States, churches and charities are under pressure to support the federal government's national scheme to compensate victims of child sexual abuse with payments of up to $150,000.
Social Services Minister Christian Porter announced the national opt-in scheme on Friday, a key recommendation from the child sex abuse royal commission and a long-held demand of victims and advocates.
Advocacy groups have welcomed the announcement but slammed the "opt-in" element.
Care Leavers Australia Network chief executive Leonie Sheedy said states must be compelled to contribute and churches and charities should be penalised if they try to dodge their obligations.
"The redress scheme sounds wonderful until you read the fine print," she said.
"Allowing the states to opt-in is a cop out. It should be mandatory for all the states to contribute. The states cannot wash their hands of this.
"As for the institutions, many of them have a poor track record of supporting people who were abused. What if they say no, they're not going to contribute? If any charity or religious organisation refuses to contribute to the scheme they should lose their tax exempt status."
South Australia has indicated it will opt out of the scheme, while NSW and Victoria have previously indicated support.
Dr Cathy Kezelman, president of abuse survivors organisation Blue Knot Foundation, welcomed the announcement, but called for all states and territories to sign up.
"We are excited to see the Commonwealth showing leadership on this," she said.
"Now it is up to the states and the institutions to show similar leadership so we can see a fair and equitable scheme for survivors rolled out as soon as possible."
The federal government can't legally compel the states, churches or institutions to sign up, but will apply public pressure to force them to join voluntarily.
Francis Sullivan, chief executive of the Catholic Church's Truth, Justice and Healing Council, said the church supported the scheme.
"This scheme will deliver a fair, simple, consistent and generous process for redress for survivors regardless of where abuse occurred, be it a church, a charity, a school, an orphanage or anywhere else," he said.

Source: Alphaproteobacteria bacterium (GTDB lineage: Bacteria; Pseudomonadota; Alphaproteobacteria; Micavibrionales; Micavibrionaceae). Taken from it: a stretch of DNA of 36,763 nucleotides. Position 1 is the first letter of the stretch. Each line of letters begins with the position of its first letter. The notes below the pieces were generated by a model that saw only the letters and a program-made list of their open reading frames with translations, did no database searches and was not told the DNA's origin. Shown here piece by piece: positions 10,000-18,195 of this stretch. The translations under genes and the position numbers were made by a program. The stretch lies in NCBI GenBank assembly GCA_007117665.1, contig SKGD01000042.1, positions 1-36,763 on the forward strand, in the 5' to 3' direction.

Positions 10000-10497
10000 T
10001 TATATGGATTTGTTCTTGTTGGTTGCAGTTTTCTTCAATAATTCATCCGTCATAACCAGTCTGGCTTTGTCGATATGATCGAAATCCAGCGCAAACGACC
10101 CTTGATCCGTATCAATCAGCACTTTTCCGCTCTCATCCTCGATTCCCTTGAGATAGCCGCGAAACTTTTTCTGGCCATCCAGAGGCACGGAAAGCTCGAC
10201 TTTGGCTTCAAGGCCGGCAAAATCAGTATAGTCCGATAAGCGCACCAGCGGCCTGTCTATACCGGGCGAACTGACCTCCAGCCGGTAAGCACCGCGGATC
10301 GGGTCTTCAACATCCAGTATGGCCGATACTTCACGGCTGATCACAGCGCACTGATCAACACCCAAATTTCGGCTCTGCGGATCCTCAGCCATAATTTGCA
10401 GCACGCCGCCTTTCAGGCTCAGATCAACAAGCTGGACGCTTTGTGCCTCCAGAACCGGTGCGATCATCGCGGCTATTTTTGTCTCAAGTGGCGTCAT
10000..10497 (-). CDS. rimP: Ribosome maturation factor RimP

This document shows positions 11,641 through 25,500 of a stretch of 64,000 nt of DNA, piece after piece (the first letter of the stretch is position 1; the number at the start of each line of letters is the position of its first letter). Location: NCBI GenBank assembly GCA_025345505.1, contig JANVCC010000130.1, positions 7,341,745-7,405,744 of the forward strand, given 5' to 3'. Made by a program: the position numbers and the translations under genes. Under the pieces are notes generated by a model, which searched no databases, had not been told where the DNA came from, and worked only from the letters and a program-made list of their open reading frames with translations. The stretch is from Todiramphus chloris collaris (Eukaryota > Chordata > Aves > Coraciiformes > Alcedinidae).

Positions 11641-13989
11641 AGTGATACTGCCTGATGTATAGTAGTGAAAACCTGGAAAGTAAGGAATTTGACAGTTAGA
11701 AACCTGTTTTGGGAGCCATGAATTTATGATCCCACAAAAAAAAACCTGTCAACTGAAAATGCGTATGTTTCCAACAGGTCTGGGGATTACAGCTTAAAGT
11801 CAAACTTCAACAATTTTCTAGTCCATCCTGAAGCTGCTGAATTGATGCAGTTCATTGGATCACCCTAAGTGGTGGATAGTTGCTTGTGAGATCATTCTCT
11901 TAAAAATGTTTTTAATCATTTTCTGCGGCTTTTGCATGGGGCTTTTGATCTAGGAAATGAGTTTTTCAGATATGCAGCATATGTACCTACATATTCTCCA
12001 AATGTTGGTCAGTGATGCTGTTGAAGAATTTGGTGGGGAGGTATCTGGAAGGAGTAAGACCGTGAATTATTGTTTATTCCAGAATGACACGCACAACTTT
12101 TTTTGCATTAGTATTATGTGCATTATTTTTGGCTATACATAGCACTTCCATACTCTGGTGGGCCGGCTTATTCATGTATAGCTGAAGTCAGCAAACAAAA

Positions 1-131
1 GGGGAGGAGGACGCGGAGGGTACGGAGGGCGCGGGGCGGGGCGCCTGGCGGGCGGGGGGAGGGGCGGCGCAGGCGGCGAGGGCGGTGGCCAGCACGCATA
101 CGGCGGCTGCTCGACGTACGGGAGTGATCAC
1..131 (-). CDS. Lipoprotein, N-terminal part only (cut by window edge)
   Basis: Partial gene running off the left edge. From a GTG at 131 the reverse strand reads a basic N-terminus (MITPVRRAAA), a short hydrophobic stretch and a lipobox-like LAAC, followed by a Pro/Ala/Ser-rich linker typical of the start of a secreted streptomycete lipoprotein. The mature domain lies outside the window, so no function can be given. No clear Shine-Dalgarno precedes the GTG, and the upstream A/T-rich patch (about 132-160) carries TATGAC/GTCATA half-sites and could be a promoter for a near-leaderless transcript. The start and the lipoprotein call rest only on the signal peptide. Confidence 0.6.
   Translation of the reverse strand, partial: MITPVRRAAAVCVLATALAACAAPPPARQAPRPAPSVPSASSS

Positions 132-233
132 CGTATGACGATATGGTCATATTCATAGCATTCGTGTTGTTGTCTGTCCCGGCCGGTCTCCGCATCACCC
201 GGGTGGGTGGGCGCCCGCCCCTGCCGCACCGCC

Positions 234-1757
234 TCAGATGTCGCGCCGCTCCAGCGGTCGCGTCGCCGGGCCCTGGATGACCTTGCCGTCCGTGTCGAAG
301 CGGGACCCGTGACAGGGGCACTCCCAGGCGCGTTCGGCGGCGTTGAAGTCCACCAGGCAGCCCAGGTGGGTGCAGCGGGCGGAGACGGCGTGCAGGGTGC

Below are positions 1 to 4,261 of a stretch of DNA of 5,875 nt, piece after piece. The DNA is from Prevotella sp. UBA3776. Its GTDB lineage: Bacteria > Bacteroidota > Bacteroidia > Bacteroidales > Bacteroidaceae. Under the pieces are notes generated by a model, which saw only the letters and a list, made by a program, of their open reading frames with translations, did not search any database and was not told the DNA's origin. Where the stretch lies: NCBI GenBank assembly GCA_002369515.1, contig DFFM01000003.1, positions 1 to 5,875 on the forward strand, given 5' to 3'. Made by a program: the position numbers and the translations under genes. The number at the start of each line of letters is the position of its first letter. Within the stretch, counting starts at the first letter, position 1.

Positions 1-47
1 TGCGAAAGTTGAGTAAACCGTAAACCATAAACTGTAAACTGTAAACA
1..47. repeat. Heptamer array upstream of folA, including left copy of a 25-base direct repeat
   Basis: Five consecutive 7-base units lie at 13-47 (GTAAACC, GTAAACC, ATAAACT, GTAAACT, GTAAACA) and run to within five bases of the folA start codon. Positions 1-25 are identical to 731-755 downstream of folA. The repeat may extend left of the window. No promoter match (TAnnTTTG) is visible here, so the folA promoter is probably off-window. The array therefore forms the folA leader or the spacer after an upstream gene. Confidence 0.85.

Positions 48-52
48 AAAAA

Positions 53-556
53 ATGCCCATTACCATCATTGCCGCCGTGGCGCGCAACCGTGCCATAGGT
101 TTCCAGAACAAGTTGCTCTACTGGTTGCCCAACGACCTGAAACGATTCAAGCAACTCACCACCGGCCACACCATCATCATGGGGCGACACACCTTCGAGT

"It will mean the scheme will determine redress payments and that payment will be met by the institution responsible for the abuse."
The Catholic Church is expected to be one of the largest contributors to compensation under the scheme.
"We have taken every effort and care to design these principles to maximise our ability to have an organisation like the Catholic Church opt-in to the scheme," Mr Porter said.
"Obviously we will be directing enormous effort into making sure that that happens."
A spokesman for the Salvation Army said it would consider the announcement before responding.
The 10-year scheme, beginning in 2018, will see responsible groups opt-in to fund the cost of their own participation and compensation payments. The scheme could be extended past 2028 if required.
Compensation will be capped at $150,000 and the Commonwealth will foot the bill as a last resort for institutions such as charities and churches which no longer exist or have no capacity to pay.
The royal commission estimated the total cost of redress for 60,000 abuse survivors, including administration costs, at $4.3 billion, recommending minimum individual payments of $10,000 and a maximum of $200,000 for the most severe cases of abuse.
Andrew Collins, a survivor of sexual abuse by Catholic clergy in Ballarat, called for an explanation of why the maximum payment was capped at $50,000 below the commission's recommendation.
"No church or government could think that it's morally right to have children raped who then suffer lifelong effects and they could only be paid a few thousand," he said.
"It sends no deterrent to the organisations involved. The scheme should be funded entirely by those at fault."
The federal government's scheme has been designed to ensure redress and compensation is given to victims irrespective of where and when their abuse took place and regardless of the present status of the offending institution.
Preliminary estimates of the cost of compensating 3000 victims of abuse in federal government institutions is between $570 million to $770 million over 10 years.
The scheme will provide access to counselling and compel high-level representatives of offending institutions to be available to talk to sexual abuse victims, should they demand it.
Mr Porter said the federal government had no capacity to compel states governments to join the scheme but said it could compel the ACT and Northern Territory to join under the constitution.
The government will also establish an independent advisory council of specialists, including survivor groups, legal and psychological experts, to provide advice on the implementation of the scheme.
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